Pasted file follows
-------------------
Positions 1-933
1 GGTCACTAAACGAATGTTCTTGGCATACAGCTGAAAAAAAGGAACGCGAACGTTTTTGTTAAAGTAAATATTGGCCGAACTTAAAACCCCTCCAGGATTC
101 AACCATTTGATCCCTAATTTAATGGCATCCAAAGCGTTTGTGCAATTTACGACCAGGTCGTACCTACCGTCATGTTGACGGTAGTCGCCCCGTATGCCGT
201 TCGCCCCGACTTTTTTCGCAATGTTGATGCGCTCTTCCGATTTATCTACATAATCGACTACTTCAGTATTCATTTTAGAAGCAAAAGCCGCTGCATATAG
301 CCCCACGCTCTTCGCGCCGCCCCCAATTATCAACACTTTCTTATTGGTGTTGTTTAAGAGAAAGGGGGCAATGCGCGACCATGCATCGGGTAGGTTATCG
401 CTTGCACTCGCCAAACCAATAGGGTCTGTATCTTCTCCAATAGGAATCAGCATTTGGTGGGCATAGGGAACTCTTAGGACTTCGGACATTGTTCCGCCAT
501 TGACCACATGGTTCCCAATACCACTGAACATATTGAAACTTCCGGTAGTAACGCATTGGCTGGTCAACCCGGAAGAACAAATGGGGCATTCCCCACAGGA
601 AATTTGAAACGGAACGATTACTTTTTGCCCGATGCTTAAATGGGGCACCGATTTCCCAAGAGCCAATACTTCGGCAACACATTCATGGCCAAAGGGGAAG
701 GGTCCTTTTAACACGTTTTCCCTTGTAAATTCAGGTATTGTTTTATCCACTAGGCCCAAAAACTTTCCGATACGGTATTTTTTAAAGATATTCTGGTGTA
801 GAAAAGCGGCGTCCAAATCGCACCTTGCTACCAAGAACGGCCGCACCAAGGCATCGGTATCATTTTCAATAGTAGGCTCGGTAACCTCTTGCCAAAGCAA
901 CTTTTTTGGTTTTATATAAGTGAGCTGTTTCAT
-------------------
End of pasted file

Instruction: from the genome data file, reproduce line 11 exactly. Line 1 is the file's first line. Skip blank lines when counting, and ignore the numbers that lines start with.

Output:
901 CTTTTTTGGTTTTATATAAGTGAGCTGTTTCAT